So what really is the best part of working behind the scenes at one of the largest LGBT Pride events in the country? The longtime activist in me says it's the clean bathrooms with no lines and a truck full of cold water, but the queer kid who has still not grown up (at least not yet) takes away a memory of watching, hearing and feeling thousands of us make the air vibrate and the ground shake while Martha Wash sings "It's Raining Men."
Here's bit of a peek behind the scenes at Capital Pride - the best Pride parade and festival DC has seen in years. It was a great example of what we can do as a community when we work together and a tremendous display of what pride really is all about.
First, how about that parade Saturday night? It was the biggest ever, with over 130 contingents in this year's parade bringing out tens of thousands of spectators. The winning float was an extraordinary recreation of the Wizard of Oz by Nellie's Sports Bar. It took all my strength not to jump on - but I was working after all.
The parade was a snapshot of our diverse community: families with strollers, drag queens galore, beefy boys and go-go girls, every religious denomination (including Seventh Day Adventists) and a quintessentially DC series of contingents of Federal workers. The mayor once again displayed a pretty good arm tossing green beads, and the city council (sans Marion Barry) and Congresswoman Eleanor Holmes Norton were all on hand to be part of the celebration.
The grand marshals were our hometown heroes, including Lilli Vincenz and Frank Kameny - two founding members of the gay movement in DC. The crowd on the streets was bigger and more diverse than ever. After working that I really needed a drink, and grabbed one with the DC for Marriage folks at the Madison Hotel (which felt like the LGBT community center this weekend, kudos to them for all they did for Capital Pride).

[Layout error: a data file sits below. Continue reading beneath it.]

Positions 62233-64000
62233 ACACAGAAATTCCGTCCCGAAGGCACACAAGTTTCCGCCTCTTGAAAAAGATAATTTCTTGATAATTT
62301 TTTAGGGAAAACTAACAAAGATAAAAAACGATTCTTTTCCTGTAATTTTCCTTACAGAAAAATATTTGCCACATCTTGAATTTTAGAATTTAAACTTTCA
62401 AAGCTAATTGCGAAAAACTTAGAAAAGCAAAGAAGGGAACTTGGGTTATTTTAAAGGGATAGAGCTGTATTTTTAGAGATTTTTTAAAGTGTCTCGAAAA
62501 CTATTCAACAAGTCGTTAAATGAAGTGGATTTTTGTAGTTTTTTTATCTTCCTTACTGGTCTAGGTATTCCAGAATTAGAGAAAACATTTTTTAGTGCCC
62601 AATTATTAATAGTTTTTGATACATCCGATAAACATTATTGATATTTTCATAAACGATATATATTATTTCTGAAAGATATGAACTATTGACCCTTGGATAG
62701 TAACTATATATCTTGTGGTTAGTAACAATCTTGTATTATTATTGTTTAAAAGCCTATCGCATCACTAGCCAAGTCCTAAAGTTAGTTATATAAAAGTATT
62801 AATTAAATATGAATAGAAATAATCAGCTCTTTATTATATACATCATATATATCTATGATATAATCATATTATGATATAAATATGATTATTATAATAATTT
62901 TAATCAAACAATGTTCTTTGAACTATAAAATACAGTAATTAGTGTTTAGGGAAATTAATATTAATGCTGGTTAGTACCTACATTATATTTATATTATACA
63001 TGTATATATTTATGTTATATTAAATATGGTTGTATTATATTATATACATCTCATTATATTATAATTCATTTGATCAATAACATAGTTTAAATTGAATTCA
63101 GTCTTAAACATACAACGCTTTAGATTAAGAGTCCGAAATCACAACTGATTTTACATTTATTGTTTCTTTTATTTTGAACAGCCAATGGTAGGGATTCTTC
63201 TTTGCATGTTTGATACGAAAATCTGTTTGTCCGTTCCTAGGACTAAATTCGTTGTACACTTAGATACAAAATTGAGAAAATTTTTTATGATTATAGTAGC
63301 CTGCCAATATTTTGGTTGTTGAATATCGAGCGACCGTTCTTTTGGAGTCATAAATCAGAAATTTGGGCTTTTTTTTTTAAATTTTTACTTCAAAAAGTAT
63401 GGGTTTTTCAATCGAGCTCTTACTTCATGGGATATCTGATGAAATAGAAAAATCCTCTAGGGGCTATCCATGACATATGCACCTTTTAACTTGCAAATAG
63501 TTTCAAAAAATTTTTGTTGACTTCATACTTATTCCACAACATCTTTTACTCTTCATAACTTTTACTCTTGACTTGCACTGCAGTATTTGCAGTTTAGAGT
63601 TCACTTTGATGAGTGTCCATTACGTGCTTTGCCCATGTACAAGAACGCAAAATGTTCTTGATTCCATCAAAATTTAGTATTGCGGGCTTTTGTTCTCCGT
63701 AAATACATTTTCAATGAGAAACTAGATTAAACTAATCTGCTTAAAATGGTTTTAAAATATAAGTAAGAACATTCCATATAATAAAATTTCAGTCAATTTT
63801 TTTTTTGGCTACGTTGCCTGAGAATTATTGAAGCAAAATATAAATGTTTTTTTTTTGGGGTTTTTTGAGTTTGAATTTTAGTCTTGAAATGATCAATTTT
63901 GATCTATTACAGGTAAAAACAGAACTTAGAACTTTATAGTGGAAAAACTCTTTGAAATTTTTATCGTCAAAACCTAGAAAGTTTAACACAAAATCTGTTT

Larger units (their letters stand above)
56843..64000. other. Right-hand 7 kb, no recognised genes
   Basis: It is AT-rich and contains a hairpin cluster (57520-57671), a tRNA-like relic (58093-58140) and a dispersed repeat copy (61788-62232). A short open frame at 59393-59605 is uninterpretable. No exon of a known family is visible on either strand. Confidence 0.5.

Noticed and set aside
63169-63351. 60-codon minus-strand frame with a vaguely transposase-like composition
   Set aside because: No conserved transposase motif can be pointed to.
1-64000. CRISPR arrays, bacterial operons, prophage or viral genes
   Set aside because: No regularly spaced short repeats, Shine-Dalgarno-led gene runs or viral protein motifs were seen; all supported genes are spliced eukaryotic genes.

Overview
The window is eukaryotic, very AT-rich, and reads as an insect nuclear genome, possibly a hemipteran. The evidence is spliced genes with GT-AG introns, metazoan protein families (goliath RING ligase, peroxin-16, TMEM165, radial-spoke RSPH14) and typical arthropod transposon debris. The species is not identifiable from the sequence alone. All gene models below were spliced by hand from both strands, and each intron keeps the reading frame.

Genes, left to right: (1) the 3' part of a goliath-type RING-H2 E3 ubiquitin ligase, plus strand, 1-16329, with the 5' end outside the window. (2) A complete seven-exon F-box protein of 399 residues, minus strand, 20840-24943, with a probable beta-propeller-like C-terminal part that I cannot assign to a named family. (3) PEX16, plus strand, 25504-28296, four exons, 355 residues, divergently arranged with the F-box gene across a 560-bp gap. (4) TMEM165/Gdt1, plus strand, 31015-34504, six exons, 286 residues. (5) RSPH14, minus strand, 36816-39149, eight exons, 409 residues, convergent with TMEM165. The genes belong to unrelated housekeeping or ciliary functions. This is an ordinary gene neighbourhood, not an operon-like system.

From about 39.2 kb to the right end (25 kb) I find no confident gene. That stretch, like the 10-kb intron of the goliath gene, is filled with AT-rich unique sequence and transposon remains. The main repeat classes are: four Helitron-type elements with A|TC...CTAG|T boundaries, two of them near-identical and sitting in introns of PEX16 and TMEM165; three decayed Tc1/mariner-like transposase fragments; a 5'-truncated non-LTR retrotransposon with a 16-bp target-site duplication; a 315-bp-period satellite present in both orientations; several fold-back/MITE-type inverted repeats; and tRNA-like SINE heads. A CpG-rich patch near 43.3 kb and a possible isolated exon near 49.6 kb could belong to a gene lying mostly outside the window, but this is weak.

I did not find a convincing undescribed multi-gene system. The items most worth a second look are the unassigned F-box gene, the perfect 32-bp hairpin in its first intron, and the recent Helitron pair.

The festival the next day started early for the folks who work it and I was no exception. I was on the phone at 7:30 a.m., calling the local media to make sure they were sending crews and confirming attendance. Then it was down to the site for a day of wrangling and hanging backstage. As a sponsor, is was great to get a couple of minutes on stage to say hello and wish everyone happy pride (and get in a nudge to everyone to be more visible and involved).
And I swear my daughter picked out that Dorothy outfit (with Toto as accessory) on her own to come on stage with my partner and I. Rosemary "gets" our community - too bad the parade was past her bedtime as she could have ridden on that float.
The talent and speakers, on a stage with the U.S. Capitol as backdrop on Pennsylvania Ave., was a perfect assemblage of the theme: Generations of Pride: Celebrate & Remember.
We had activists like Frank Kameny and Lilli onstage, as well as the highest ranked openly gay official in the Obama Administration John Berry (great speech, hope those promises are kept!).
We also had the DC Cowboys (hot hot hot) and our best and most fabulous local talent. Finally, we had a few out of town guests. Martha Wash had the most fabulous energy and clearly loves us as much as we love her. She kicked off her shoes and sang her heart out as thousands sang with her. Then RuPaul closed us out with a great set and was whisked off to the next gig in what must be a dizzying month for the queen of drag.
And while the fun part of working is seeing the action, there is also the chance to see a large group of people come together to deal with every little detail (including the unexpected problems) and make it all look seamless. Our stage manager Jennifer was cool as a cucumber all day (no small feat, you try wrangling all that talent in the hot sun) and the volunteers stepped up to make it all look effortless. This is an organization with only a couple of paid staff, a fantastic working board and amazing volunteers.
Was there drama backstage? Hell, yeah. I am sure we all have a few more gray hairs thanks to certain unmentionable talent. Did it pale in comparison to watching the faces in the crowd have a great time? Absolutely. It is increasingly meaningful for me to see the younger and younger faces in the crowd - one young girl in particular, who through the fencing stopped me and asked if I could take a snapshot of one of the performers for her, since she was caught on the side of the stage and the fence blocked a full view.
After getting the shot, she said "you are so lucky to be in there." I could not help but say "get involved and next year it could be you, this is the most fun working you will ever have." As I said to the crowd with my family on stage earlier in the day, I want my daughter to grow up and say to me "What was all that fuss about when I was little, did you really have to do all that to get married, etc etc?"
Yes, Dorothy, we did. But we're not in Kansas anymore.